- PACE is the Parliamentary Assembly of the Council of Europe, which oversees the European Court of Human Rights. The origins of this report lie in a motion on “abuse by social services of member States of the Council of Europe of their authority to remove children from their parents’ custody” – a history of the progress of this report, including a visit to the United Kingdom, can be found here: http://website-pace.net/documents/10643/59254/RepPrepSOC-E.pdf/1b1d25ac-757f-4916-9c44-9180531dfae6#page=3.
- This report went to the Parliamentary Assembly last week, and the Assembly adopted the recommendations unanimously.
- The report expressly considers the practice of non-consensual adoption in the United Kingdom, and frames it within the broader context of practice elsewhere.
Key points from the report Continue reading Social services in Europe: legislation and practice of the removal of children from their families in Council of Europe member States
Note: this was not originally written as a blog post, as you can probably tell…
It is explicit in government policy that there has been a push towards more and faster adoption. This was notably so under Michael Gove, who was himself adopted:
In fact, the press for more adoption neither started nor ended with Michael Gove, and arguably more properly represents a pendulum swing, between a model of social work that favours family support (intervention to keep families together) and one that favours child rescue (intervention to give children a better life).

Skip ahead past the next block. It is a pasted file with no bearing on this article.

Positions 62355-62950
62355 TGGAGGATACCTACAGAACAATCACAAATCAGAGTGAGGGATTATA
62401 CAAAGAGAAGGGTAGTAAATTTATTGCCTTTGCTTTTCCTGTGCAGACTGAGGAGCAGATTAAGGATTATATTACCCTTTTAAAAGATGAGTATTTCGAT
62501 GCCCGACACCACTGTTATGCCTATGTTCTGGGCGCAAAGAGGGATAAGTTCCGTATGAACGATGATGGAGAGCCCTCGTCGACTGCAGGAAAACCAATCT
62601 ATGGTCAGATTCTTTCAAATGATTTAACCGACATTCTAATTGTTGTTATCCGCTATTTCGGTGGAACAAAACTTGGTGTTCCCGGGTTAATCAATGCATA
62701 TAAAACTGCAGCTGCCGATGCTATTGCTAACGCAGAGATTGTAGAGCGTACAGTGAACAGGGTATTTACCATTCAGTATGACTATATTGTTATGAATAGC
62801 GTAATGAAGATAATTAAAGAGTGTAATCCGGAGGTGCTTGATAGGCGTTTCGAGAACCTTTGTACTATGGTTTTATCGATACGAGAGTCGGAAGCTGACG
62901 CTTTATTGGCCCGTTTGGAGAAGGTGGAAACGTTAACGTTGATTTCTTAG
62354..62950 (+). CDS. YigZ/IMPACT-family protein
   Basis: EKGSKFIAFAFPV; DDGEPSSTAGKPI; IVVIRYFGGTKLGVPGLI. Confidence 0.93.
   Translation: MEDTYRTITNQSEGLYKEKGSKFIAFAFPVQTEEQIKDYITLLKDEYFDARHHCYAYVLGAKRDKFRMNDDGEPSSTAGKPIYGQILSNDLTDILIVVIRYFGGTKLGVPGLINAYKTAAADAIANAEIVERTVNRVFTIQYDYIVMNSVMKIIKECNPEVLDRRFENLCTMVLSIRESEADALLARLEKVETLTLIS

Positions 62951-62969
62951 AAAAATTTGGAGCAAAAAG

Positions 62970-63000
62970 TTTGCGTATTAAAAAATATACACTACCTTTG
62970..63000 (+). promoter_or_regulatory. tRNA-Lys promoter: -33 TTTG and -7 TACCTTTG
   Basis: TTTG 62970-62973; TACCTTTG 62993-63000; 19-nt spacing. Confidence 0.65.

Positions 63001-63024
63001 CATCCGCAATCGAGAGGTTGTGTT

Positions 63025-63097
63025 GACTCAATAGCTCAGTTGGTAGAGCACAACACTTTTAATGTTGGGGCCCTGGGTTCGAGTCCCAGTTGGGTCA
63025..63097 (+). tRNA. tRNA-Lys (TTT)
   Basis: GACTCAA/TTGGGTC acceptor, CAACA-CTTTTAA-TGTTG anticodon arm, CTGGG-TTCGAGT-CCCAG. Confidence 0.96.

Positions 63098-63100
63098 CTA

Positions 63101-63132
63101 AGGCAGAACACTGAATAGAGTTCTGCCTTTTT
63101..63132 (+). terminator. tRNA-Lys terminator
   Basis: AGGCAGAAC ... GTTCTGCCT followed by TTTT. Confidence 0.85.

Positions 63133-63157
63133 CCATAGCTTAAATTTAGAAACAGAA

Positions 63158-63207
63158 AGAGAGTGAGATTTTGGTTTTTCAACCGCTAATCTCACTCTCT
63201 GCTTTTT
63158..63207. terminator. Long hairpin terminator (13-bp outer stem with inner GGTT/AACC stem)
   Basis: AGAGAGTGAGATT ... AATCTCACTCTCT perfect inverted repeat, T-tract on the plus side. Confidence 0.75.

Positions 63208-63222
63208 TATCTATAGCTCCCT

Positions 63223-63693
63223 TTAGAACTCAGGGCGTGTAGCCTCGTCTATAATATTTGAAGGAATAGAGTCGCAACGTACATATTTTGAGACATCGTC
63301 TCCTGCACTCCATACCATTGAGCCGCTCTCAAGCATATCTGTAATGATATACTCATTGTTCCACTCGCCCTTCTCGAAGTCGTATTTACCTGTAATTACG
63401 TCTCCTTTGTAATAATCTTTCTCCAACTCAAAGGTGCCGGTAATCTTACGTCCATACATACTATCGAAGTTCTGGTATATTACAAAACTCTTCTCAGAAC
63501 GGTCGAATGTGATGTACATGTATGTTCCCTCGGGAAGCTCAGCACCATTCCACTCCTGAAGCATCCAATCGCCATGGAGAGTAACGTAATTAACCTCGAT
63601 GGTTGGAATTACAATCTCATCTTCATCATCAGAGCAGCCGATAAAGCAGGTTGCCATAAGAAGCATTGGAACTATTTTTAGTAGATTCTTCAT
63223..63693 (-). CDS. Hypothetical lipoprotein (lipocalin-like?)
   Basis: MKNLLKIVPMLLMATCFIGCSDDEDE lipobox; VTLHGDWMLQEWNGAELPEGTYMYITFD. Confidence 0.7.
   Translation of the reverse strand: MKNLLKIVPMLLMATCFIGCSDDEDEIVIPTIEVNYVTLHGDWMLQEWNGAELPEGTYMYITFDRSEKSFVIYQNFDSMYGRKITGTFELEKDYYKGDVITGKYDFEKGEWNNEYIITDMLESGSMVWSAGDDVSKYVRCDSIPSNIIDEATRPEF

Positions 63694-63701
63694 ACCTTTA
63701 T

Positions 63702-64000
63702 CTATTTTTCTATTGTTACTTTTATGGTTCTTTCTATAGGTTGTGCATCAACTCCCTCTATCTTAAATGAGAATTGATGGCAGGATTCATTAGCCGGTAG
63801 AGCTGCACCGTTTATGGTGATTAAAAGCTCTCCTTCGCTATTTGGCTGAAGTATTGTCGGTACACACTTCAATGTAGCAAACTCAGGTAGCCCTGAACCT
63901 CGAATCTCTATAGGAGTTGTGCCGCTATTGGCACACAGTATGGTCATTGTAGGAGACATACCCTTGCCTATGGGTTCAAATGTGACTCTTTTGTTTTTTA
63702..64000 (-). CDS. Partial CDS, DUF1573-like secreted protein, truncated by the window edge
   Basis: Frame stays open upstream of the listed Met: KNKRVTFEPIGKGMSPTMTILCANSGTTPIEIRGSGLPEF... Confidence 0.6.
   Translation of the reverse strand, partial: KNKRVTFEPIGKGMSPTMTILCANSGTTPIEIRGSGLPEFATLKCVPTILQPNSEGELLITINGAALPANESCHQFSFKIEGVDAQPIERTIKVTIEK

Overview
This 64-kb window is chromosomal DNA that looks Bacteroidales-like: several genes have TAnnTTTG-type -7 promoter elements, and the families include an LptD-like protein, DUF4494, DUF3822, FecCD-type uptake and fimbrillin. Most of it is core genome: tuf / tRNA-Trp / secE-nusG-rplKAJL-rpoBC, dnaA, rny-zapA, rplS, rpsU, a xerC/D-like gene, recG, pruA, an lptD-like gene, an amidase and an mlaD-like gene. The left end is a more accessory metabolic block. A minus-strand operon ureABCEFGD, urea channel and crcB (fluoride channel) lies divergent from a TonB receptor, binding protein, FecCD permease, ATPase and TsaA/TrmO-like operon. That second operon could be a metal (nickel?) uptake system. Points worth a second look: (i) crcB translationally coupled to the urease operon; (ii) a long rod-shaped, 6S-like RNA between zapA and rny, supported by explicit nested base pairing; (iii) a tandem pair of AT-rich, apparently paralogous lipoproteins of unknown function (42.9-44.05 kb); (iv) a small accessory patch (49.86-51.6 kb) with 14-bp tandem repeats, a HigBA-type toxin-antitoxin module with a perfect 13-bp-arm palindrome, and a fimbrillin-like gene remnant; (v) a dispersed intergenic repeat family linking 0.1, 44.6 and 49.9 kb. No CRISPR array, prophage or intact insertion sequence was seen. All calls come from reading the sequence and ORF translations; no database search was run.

This paper sets out, only briefly, some of the legal issues that have arisen in relation to the policy push for adoption. In is underpinned by two broad points about the nature of the law: Continue reading Briefing paper on non-consensual adoption and the law
If you read one judgment this year, read this by Munby on legal aid: As scathing a judgment as you will ever read.
…wrote @JackofKent on Friday. I have read more than one judgment this year, but agree with the “must-read” label. This case ticks so many of my boxes in addition to what it says about legal aid. It’s also about:
- social work and the law
- the human right to a fair trial
- principles of natural justice
- non-consensual adoption
- CRPD rights of parents with learning disabilities
- the Rule of Law and the Separation of Powers
So I felt I really ought to try some commentary, especially when one tweeter asked Continue reading If the State wants to take your child, be prepared to represent yourself!